What to Do Near Independence Pass

#1: Go Hiking 

When you reach the top of the pass, take the Independence Pass Scenic Trail for spectacular views of the nearby Elk Mountains. This 0.5-mile paved loop is dog friendly and easy to navigate. 

After taking the Scenic Trail, hike the 4.7-mile Independence Pass Ridgeline Trail for great views of snow capped peaks. This moderately challenging hike starts off easy and gets progressively more difficult as you climb, so plan for it to take about 2.5 hours. The trail is above the treeline and fully exposed, so it is often cold and windy. Bring along a hat, coat and gloves to stay warm as you follow this well-marked path. Since you’ll be hiking at an altitude around 12,000 feet, pack plenty of water and electrolytes to drink while you climb to avoid altitude sickness.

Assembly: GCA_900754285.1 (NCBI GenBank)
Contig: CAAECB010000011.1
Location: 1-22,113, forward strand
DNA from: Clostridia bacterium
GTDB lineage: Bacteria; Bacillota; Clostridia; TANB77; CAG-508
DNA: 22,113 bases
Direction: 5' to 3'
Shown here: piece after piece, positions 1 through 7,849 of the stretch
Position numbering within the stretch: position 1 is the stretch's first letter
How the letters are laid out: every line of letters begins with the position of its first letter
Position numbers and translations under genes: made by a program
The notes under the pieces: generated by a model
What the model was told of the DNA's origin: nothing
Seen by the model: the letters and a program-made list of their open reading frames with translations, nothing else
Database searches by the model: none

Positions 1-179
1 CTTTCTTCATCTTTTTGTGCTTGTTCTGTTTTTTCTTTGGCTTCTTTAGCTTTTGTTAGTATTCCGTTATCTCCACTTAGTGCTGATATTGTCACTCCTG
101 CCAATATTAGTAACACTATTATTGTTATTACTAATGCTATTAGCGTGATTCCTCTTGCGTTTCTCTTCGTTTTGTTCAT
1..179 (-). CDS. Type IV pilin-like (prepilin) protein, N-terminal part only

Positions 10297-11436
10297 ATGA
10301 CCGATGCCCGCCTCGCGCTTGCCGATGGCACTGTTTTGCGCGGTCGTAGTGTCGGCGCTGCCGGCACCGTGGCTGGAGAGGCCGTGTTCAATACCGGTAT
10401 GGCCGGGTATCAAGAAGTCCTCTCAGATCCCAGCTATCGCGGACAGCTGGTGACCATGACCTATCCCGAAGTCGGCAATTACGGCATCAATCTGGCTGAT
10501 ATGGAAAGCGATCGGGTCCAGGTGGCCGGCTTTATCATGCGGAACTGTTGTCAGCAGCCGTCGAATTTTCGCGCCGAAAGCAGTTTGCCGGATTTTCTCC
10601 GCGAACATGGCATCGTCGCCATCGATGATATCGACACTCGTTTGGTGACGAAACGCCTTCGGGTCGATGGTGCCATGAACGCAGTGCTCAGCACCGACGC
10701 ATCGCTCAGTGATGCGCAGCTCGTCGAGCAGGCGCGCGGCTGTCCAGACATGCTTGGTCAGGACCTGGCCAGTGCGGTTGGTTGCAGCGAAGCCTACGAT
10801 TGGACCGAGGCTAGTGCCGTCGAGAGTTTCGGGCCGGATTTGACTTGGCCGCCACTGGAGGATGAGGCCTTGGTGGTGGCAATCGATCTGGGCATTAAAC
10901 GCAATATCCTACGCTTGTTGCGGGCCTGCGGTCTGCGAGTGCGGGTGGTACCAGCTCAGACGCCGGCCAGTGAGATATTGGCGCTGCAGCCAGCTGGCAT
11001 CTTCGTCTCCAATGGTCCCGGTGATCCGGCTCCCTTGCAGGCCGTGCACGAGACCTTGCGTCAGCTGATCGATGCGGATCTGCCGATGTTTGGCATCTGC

#2: Go Camping

There are seven campgrounds in the Independence Pass area, so you have plenty of options to choose from. Difficult Campground is found along the banks of the Roaring Fork River and has 47 campsites, each with a picnic table and fire ring. Vault toilets are available on-site, and you can purchase firewood at the campground. Another option is Weller Campground, which has 11 campsites. This campground also has several outdoor activities — rock climbing, hiking, fishing and mountain biking — in close proximity. 

#3: Visit Leadville 

Independence Pass connects the Colorado cities of Leadville and Aspen, both of which have a variety of interesting attractions. Leadville , which is 10,152 feet above sea level, has the impressive distinction of being the highest incorporated city in North America. While touring this city, check out the National Mining Hall of Fame and Museum, where you can visit replicas of caves and learn about Leadville’s history of mining, geology and gold. 

Then, head to Leadville’s East Side Mining District to see mines that operated from 1860-1999 and produced ore, gold, silver, lead and copper. If you’re visiting in summer, you can hike and bike along the Mining District’s roads; in winter, the roads are open for Nordic skiing, snowshoeing, fat biking and snowmobiling.